Library Journal has just published their annual list of Notable Government documents, "Notable Government Documents 2011: Past as Prologue". This list of notable Federal, State, Local and International documents -- put together each year by ALA's Government Documents Round Table -- is a collaborative effort by the documents community to promote awareness and acquisition of government publications by libraries and use by library patrons. The list highlights the depth and breadth of the work of our governments. Check them out -- and make sure your library has them in their collections!
Please help out the government documents community. Each year the Notable Documents Panel of the Government Documents Round Table (GODORT) selects titles issued by intergovernmental organizations (IGOs) and governments at all levels and highlights them in a May Library Journal article -- here's last year's notable documents article.
If you see a government document, web site, database, or other information resource issued since January 2010 that merits attention, please take a few minutes to nominate it. Works in all formats are fair game, as are items published for governments and IGOs by private publishers.
Deadline is January 15, 2011.
Digital Dreams and Dashboards: Notable Government Documents 2009, By David N. Griffths, Library Journal (5/15/2010).
Though budget cuts have squeezed government information services at the local level, major digital initiatives and steps toward open governance at the federal level have compensated for some of these losses.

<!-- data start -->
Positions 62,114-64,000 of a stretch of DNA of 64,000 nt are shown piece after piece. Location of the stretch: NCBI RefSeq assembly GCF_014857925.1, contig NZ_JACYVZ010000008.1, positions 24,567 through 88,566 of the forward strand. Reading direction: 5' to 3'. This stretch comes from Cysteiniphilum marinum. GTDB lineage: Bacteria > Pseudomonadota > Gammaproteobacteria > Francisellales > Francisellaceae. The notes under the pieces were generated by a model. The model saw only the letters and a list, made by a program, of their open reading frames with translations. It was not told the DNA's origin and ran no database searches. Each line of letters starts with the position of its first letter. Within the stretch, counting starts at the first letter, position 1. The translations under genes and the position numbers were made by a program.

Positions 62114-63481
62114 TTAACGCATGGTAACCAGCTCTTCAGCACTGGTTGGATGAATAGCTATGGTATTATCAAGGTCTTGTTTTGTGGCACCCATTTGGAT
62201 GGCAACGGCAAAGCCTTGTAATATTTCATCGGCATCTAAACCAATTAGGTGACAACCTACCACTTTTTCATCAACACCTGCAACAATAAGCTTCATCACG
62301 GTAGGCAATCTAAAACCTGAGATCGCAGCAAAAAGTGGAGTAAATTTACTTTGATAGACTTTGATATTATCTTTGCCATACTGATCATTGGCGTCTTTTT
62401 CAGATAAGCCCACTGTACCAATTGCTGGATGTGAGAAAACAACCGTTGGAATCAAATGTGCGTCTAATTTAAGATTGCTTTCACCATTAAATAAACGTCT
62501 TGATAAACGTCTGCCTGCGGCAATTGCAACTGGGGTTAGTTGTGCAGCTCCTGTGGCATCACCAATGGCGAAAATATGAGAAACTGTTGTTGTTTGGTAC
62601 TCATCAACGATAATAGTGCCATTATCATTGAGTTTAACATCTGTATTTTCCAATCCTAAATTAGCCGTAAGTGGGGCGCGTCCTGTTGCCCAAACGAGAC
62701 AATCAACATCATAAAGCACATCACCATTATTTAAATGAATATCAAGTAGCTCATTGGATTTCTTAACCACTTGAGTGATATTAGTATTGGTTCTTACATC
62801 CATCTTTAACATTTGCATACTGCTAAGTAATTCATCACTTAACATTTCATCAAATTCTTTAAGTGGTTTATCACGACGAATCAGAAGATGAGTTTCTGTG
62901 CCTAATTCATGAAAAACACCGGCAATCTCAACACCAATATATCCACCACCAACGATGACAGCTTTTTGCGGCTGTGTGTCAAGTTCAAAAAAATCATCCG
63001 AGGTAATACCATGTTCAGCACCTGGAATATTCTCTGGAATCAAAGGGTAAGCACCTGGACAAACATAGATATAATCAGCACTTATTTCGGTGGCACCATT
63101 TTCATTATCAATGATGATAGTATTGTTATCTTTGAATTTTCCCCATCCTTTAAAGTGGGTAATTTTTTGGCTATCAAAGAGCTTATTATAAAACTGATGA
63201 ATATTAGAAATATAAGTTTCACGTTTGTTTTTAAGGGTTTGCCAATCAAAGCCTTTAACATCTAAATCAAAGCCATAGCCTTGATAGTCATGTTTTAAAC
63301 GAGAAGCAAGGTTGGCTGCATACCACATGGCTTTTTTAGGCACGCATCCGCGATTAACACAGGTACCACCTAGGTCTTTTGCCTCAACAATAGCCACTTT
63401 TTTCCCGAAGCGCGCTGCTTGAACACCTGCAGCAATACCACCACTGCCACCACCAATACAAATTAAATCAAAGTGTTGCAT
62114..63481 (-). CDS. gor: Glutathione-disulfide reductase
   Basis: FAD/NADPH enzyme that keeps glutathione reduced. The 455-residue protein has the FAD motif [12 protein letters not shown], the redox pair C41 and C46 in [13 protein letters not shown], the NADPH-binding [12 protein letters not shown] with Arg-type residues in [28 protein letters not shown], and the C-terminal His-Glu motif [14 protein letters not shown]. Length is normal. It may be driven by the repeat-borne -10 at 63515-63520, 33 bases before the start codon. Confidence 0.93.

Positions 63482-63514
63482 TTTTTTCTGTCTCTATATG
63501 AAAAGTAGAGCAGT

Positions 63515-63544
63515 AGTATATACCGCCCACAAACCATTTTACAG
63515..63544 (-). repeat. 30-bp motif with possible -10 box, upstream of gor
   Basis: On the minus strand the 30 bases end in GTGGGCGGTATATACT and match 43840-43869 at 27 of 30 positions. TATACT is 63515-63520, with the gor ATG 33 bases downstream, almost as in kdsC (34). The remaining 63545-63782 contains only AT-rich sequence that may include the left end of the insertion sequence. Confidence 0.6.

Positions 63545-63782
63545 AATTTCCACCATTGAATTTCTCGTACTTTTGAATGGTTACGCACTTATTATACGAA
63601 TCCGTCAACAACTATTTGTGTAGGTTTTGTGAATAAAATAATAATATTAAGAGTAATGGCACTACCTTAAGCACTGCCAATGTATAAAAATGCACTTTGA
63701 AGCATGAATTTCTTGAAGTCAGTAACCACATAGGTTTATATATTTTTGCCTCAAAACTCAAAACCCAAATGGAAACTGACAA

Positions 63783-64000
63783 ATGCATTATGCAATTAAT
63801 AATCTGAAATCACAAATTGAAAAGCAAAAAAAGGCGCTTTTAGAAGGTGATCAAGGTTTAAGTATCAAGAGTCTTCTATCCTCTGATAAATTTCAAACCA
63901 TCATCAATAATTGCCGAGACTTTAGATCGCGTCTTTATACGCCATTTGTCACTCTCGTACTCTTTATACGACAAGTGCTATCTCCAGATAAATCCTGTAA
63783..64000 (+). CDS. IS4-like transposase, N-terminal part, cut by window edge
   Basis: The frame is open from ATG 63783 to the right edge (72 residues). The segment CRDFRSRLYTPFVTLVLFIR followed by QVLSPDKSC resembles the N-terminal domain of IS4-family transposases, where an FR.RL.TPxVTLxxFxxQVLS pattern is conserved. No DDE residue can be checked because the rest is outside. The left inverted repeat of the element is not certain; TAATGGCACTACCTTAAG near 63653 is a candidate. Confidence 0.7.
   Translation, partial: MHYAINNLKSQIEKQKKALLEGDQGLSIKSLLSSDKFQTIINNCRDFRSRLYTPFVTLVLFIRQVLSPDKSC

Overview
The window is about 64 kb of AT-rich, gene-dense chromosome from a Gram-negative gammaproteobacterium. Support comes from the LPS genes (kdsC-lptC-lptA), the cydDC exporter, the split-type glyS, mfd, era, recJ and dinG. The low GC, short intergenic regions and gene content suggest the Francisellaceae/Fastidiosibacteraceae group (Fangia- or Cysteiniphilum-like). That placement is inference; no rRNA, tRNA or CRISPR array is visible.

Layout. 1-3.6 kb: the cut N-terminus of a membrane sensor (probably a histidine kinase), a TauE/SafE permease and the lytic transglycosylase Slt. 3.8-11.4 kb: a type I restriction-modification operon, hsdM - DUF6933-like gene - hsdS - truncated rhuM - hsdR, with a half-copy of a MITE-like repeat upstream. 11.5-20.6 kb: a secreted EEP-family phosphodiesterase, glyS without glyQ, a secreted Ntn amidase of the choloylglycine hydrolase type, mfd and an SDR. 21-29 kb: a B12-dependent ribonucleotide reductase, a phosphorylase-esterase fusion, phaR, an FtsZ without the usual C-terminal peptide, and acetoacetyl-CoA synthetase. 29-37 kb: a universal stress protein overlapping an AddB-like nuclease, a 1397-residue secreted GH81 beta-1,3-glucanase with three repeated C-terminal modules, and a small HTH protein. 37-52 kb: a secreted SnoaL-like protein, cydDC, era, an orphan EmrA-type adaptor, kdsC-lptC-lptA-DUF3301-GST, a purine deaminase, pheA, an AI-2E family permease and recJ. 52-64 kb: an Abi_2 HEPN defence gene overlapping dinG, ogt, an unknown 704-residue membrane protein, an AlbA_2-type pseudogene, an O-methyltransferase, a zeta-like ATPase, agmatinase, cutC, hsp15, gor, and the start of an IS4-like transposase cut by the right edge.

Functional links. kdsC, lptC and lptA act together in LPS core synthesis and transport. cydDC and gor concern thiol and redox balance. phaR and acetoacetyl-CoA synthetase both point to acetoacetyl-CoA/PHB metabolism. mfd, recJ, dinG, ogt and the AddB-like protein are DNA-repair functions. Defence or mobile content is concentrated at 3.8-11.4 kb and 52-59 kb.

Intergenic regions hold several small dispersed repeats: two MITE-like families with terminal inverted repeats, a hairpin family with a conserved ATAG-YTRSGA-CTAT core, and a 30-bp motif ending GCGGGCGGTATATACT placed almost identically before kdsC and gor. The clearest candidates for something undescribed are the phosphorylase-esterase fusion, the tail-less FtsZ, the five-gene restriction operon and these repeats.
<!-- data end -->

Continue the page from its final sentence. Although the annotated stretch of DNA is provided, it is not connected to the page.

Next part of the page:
Yesterday Library Journal published its annual list of notable government documents, "Looking Back, Moving On: 2008 Best Notable Government Documents" written by Jim Church and his team of selectors and judges on the Government Documents Round Table (GODORT) Notable Documents Panel. Every year since 1983, the panel has pulled together and highlighted state/local, federal and international government documents in order to "promote awareness and acquisition of government publications by libraries and use by library patrons."
This year's list highlighted such publications as Congressional Research Service (CRS) reports as well as free statistical databases from the United Nations (UNdata), the European Union (Eurostat) and the UN's Food and Agriculture Organization (FAOStat). Plus there was a special shout out to Carl Malamud and his Yes We Scan! campaign for Public Printer of the Government Printing Office. Check out this year's list of notable documents. You'll be amazed at the depth and breadth of publications by the various levels of governments. And by all means, if you have a favorite government document that you'd like to highlight, the Panel is always interested in nominations!
(Full disclosure: I'm the chair this year of GODORT's Publications Committee, which oversees the work of the Notable Documents Panel.)